Many fans of Grandmother Fish have asked me whether Karen and I would do another kid-friendly, science-loving project on Kickstarter, and the answer is Yes! In January, we’ll launch a Kickstarter for “Clades,” an evolution-themed card game for kids and adults. In biology, a clade is an ancestral population and all the organisms descended from it. “Mammal,” for example, is the clade of all animals descended from the earliest mammals. To write Grandmother Fish, I had to learn about clades, and the concept excited me so much that I’ve created a game based on it. For years I’ve tried to figure out how I could do a game that gets evolution right, and in August an answer finally came to me. “Clades” is a smart card with a proven play style, and it’s easy to adjust for children or beginners.
Edit: Click here for a preview of card faces, and more about the Clades game and evolution games in general.
Amazon has over 100 copies, but as of Oct 30 they’re in transit between fulfillment centers. I’m am shipping them the last of the first edition, except for some cases held back for special purposes. I’m also looking for brick-and-mortar stores that would each like to order a case. If you know a great store that would like to carry the book, have them contact me: jonathan (at) grandmother fish (dot) com.
Grandmother Fish is the first book to teach evolution to preschoolers, and you can order it now.
Grandmother Fish is a full-color, 32-page, hardcover book, written by game designer Jonathan Tweet and illustrated by Karen Lewis, a children’s science illustrator.
You can see little children reacting to having the book read to them for the first time. Take a look at this video of three parents reading an early draft of the book to their children.
Please keep in touch with us by Liking our page on Facebook. Our page includes lots of behind-the-scenes posts about evolution and the process of creating Grandmother Fish.
You can download the free PDF edition of the book here. [PDF no longer available]
For more information about Grandmother Fish, see our About page. To see what others are saying, see our Reviews page.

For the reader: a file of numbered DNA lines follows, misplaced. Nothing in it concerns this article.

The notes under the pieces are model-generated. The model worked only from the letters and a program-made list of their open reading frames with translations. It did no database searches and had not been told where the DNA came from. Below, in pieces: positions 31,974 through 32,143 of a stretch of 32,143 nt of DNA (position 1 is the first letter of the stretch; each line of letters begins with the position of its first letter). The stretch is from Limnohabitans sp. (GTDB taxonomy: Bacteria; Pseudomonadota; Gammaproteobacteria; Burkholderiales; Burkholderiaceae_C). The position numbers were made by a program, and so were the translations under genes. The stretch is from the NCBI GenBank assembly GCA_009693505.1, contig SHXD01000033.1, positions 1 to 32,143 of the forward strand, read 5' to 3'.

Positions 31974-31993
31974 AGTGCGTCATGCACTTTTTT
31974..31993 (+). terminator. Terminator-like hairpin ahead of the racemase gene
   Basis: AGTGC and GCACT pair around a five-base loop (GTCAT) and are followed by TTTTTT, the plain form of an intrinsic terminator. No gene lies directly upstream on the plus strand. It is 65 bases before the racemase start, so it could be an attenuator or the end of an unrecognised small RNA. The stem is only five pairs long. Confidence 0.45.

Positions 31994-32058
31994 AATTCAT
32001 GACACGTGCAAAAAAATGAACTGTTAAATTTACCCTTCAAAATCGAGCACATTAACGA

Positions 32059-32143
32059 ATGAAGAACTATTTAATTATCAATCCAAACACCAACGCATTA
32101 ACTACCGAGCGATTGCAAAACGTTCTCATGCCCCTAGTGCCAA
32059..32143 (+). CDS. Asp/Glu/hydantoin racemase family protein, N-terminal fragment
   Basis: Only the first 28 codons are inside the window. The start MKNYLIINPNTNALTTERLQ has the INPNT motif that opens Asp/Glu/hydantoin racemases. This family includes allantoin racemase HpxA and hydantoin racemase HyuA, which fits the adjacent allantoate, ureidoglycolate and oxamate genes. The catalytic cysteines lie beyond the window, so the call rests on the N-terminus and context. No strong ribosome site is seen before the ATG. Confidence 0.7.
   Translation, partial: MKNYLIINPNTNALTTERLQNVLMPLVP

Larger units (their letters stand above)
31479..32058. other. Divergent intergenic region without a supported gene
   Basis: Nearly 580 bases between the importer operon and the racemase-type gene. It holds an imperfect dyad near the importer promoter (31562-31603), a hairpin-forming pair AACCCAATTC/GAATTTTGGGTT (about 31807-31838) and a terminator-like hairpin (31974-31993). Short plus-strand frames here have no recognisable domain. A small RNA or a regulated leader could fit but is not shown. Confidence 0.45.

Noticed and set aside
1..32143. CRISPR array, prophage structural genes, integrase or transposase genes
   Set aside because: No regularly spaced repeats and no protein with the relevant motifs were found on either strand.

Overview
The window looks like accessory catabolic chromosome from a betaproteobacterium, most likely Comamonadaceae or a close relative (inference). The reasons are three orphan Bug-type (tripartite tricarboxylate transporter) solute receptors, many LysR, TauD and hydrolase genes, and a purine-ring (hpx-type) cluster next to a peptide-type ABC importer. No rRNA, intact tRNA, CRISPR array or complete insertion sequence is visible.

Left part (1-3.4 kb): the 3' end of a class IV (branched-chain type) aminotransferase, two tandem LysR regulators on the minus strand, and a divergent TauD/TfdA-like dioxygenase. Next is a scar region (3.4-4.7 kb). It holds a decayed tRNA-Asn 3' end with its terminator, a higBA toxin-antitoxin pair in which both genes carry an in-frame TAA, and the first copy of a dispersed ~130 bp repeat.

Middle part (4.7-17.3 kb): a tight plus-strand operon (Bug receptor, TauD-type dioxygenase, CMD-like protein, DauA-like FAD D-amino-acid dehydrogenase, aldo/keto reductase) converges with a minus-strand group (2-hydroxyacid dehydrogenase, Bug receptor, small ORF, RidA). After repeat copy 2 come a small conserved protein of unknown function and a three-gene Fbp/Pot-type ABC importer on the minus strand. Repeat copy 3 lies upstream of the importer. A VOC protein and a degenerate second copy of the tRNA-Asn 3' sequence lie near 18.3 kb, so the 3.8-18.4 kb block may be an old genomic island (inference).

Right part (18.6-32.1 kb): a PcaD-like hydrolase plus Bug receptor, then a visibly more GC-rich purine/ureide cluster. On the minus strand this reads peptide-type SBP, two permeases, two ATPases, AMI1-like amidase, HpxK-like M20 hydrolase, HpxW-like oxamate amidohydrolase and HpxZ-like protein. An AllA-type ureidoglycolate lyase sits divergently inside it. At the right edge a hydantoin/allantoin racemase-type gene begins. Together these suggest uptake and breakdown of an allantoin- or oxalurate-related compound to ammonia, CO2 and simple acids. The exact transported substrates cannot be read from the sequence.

Our Kickstarter campaign started June 23rd and we funded on the 25th. Daniel Dennett, David Sloan Wilson, Daniel Loxton, Tiffany Taylor, Monte Cook, and others got behind the campaign, and we hit the top of Kickstarter’s popularity list for publishing. As the campaign continues, we’ll gather the resources to do a better book. Our first stretch goal is to add a full-color, two-page spread that shows our evolutionary family trees with all five grandmothers and all the cousins, too. That will be our stretch goal for $20,000.
The video for Kickstarter is almost done. Keith Hitchcock of Hocus Focus Media made us look really good. Everything came together, and we ended up with the cutest video ever for a children’s book of evolution. Click the image to see for yourself. It’s not final, but really close. The Kickstarter campaign starts June 23rd, and this video has me feeling really good about it.
The story of Grandmother Fish is simplified for preschoolers, so the science notes for parents in the back have to be rigorous. Fortunately, I’m getting help from the National Center for Science Education. These people are serious about teaching evolution and climate change. Eric Meikle is helping me personally, and he recently gave me a welcome point-by-point critique of my endnotes. The next version of the draft will include updated information thanks to him. He and I spent extra time trying to get the paragraph below just right. This is the paragraph in the back that helps parents talk to their children about the “grab” motion that Grandmother Ape was good at. Talking about “feet” and “hands” gets tricky when you’re talking about primates, humans in particular. Our ancestors’ limbs have been specialized first for swimming, then crawling, and then climbing. Now our hind limbs are specialized for walking while our forelimbs are specialized for grabbing. It might sound minor, but I want to help children understand how special human feet are. Here’s the paragraph that Eric and I worked out.
Our early primate ancestors’ paws evolved into four “hands” that helped them climb and live in trees. In humans, our rear “hands” have evolved into stable feet specialized for walking and running on the ground. They are a new kind of foot, unlike the feet of any other animal.
Lamarck is famous for being wrong about how evolution worked, but he was right about one thing: humans evolved from “four-handed” animals. Two hundred years ago, his contemporaries jeered at him for his bold claim, but today it’s time for preschoolers to learn that he was right all along.